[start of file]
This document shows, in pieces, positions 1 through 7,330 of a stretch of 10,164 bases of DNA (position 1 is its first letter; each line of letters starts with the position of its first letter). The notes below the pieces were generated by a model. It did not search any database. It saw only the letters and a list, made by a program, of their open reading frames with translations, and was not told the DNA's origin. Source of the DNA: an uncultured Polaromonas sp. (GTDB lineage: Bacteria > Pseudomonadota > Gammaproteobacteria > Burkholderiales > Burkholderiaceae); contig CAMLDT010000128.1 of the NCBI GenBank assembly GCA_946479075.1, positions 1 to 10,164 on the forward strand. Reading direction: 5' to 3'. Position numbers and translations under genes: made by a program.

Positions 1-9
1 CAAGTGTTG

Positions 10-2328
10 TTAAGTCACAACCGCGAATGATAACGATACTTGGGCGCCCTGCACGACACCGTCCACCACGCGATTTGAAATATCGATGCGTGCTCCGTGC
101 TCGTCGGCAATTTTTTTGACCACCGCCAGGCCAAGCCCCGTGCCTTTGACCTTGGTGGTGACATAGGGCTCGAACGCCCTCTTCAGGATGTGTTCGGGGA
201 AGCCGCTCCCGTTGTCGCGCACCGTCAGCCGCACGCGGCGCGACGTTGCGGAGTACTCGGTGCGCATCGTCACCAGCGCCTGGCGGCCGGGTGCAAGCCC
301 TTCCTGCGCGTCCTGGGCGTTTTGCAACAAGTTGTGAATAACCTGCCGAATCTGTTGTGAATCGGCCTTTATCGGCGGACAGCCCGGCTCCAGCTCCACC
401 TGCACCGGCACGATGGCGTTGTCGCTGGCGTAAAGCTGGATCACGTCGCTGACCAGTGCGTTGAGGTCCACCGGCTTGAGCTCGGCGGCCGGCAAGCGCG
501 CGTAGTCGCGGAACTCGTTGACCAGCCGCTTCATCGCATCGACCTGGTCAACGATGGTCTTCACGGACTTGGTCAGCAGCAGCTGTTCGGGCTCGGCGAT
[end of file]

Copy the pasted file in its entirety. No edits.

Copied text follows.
This document shows, in pieces, positions 1 through 7,330 of a stretch of 10,164 bases of DNA (position 1 is its first letter; each line of letters starts with the position of its first letter). The notes below the pieces were generated by a model. It did not search any database. It saw only the letters and a list, made by a program, of their open reading frames with translations, and was not told the DNA's origin. Source of the DNA: an uncultured Polaromonas sp. (GTDB lineage: Bacteria > Pseudomonadota > Gammaproteobacteria > Burkholderiales > Burkholderiaceae); contig CAMLDT010000128.1 of the NCBI GenBank assembly GCA_946479075.1, positions 1 to 10,164 on the forward strand. Reading direction: 5' to 3'. Position numbers and translations under genes: made by a program.

Positions 1-9
1 CAAGTGTTG

Positions 10-2328
10 TTAAGTCACAACCGCGAATGATAACGATACTTGGGCGCCCTGCACGACACCGTCCACCACGCGATTTGAAATATCGATGCGTGCTCCGTGC
101 TCGTCGGCAATTTTTTTGACCACCGCCAGGCCAAGCCCCGTGCCTTTGACCTTGGTGGTGACATAGGGCTCGAACGCCCTCTTCAGGATGTGTTCGGGGA
201 AGCCGCTCCCGTTGTCGCGCACCGTCAGCCGCACGCGGCGCGACGTTGCGGAGTACTCGGTGCGCATCGTCACCAGCGCCTGGCGGCCGGGTGCAAGCCC
301 TTCCTGCGCGTCCTGGGCGTTTTGCAACAAGTTGTGAATAACCTGCCGAATCTGTTGTGAATCGGCCTTTATCGGCGGACAGCCCGGCTCCAGCTCCACC
401 TGCACCGGCACGATGGCGTTGTCGCTGGCGTAAAGCTGGATCACGTCGCTGACCAGTGCGTTGAGGTCCACCGGCTTGAGCTCGGCGGCCGGCAAGCGCG
501 CGTAGTCGCGGAACTCGTTGACCAGCCGCTTCATCGCATCGACCTGGTCAACGATGGTCTTCACGGACTTGGTCAGCAGCAGCTGTTCGGGCTCGGCGAT